Mike Horn and the team are now back in Resolute, reunited with the rest of the team. Stunning photos and blogs are in. Enjoy finding out about their amazing experiences.
Blog written by Felix 12.05.2011
That sound of packing ice still echoes in my head. The sound of nature that would come along with Mike's voice: "Go back, fast!" The expression on my face would change as fast as the adrenaline could be pumped into my veins. We were standing in the middle of the spectacular show of a thin ice sheet packing, a show not at all meant for man to witness. The terrain would change from one moment to another, resulting in wide open water leads and stacks and stacks of ice sheets piled above each other. Never before have I felt this insignificant, this helpless, this completely wrong in place and time.
Little did I know about what I was going to live through back yesterday when we set off to tackle our last chance of reaching Latitude Eighty, the Magnetic North Pole. The day before, the first group of Young Explorers had already arrived safely back in Resolute, when a snowstorm approached and prevented the Twin Otter from returning to our position to lift the remaining six of us back to base as well. We were stuck in the tent and had the wait for the storm to pass. Soon it became clear that this is not how the end will be written. We've come here onto the Arctic sea ice to learn not how to accept failure, but how to fight for our goals in life. We had sufficient supply and fuel, and we had the ambition and desire to go. In unity we decided yesterday to head off north and to face the challenge of covering 95 kilometres in just three days. We had to give it a try.
We pulled off right away 34 kilometres in 12 hours of skiing, which made the longest day of the expedition. We have witnessed a great variety of terrain, from flat icy plains in the morning to pack ice to open water leads in the evening. The same morning Mike already knew about the possibility of meeting open water due to some scattered dark clouds that lay in front of us. All these details, including reading the snow drifts for navigation and analyzing cloud patterns, have an essential role for the Arctic explorer. I realized very quickly that experience in Arctic exploration is the ultimate key to survival and progress, which might be a reason for why Mike is the expedition leader, and not me.
We set up camp to call it the day just in front of the open water, hoping that during the night it will freeze over so that we could ski over it the next day. Just as we were talking about it, it was already happening! In total contrast to how we had arrived at the campsite, just two hours later an ice wall of two metres height has already formed next to our tents. Nature always holds the biggest surprises ready for us. That night, we slept with our outer shells, ready to move the tent at any time in case of packing ice beneath our tents.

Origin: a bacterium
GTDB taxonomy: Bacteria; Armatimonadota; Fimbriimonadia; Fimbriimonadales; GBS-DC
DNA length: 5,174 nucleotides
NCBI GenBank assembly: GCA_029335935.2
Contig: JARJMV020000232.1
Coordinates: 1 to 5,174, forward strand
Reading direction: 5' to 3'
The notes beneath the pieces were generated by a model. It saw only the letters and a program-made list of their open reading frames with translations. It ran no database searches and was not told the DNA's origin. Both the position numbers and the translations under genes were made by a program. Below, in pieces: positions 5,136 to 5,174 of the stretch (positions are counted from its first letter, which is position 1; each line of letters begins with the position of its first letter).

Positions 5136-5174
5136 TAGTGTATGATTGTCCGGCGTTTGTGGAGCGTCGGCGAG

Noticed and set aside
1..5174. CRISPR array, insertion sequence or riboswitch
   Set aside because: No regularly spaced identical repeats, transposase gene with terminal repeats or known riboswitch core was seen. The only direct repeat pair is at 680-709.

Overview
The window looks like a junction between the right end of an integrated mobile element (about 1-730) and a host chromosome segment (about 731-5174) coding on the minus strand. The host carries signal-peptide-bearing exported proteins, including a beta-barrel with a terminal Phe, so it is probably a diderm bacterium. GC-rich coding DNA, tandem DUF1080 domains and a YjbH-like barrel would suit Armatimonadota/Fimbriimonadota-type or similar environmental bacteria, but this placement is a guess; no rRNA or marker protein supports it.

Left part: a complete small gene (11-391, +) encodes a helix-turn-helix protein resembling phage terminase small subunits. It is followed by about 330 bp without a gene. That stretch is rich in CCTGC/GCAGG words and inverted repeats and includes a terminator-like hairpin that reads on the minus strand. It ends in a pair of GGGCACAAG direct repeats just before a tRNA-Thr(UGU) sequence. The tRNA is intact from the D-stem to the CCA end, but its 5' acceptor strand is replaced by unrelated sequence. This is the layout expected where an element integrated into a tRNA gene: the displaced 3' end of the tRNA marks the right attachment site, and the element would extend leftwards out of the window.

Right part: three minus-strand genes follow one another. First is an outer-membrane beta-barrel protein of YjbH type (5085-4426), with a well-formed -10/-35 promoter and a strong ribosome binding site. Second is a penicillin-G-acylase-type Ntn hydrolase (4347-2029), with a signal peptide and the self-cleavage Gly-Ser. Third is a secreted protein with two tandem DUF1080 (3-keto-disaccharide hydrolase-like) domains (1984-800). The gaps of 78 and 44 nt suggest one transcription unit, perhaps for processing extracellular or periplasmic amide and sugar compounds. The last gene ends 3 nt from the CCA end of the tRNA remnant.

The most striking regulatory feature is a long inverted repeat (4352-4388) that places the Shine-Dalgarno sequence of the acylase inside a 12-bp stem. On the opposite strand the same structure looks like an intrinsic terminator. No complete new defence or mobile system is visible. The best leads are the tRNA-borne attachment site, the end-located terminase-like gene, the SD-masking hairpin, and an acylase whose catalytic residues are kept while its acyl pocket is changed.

The next day we woke up at 4 AM and set off just about an hour later. We were ready for another long day of skiing in order to reach the Pole within the scheduled time frame of the expedition. But mother nature always has her own plans. Not so long after we headed off north we ran into a big obstacle: Thin ice area, as far as the eye could see. This was exactly what we were afraid of. This was an obstacle that is very well able to force us to abort the expedition, once and for all.
At that stage we were standing on an island of solid ice surrounded by thin ice. Mike unhooked himself from his sled to go ahead to check the situation and me and Dmitry, our expedition photographer, followed him. I wanted to see for myself, and if not absolutely necessary I won't give up easily. The three of us left the island of solid ice and soon I found my skis on top of this sheet of thin ice. I was doing exactly what Mike was doing so I still felt safe and good, but when the moment came the ice beneath our skis started to move, accompanied by the sound of horror and Mike's expression changing instantly, my heart stopped beating. "Back! Back! Fast!"
It's not until this very moment that you realize the danger of the Arctic sea ice. It's the fear of having nothing at all to stand on. The whole packing process is just like the Earth's tectonic movement in a smaller and much faster scale. Any second the thin ice beneath my skis could split apart and welcome me to a deadly bath in the 4000 metres deep Arctic Ocean, or it could pack and crush everything that is in between. I can still hear Mike behind me shouting to get me go faster. If we split apart from the rest of the team at this stage, we would have had to swim back to the solid ice. And as if the situation wasn't intense enough, my left ski got stuck between the pack ice. Luckily that ice didn't pack and crush my ski, and I managed with Dima and Mike to all get back on safe ground. Looking behind us, the thin ice that carried our body weight just few seconds ago was no longer the same.
As I'm right now sitting in the warm and safe tent reflecting back upon the day, I am convinced that we did a wise decision by turning back south. We have reached 79 degrees and 30 minutes North, the furthest north reached by any expedition from Canada this year, and in fact the northernmost point of the entire Pangaea Expedition. We have had the full on Arctic experience in the past two weeks from pack ice and desert plains to open water and thin ice. I learned that when traveling on the Arctic Ocean, it's not only the will but furthermore it's the terrain that decides what distance you can cover. And if nature tells you to stop, you better stop. Just like Mike and Borge Ousland used to say: "The Arctic Ocean is dangerous."
We've got as far up north as we have possibly could, and we have no regrets left on the ice. We are ready to go back whenever the Twin Otter is.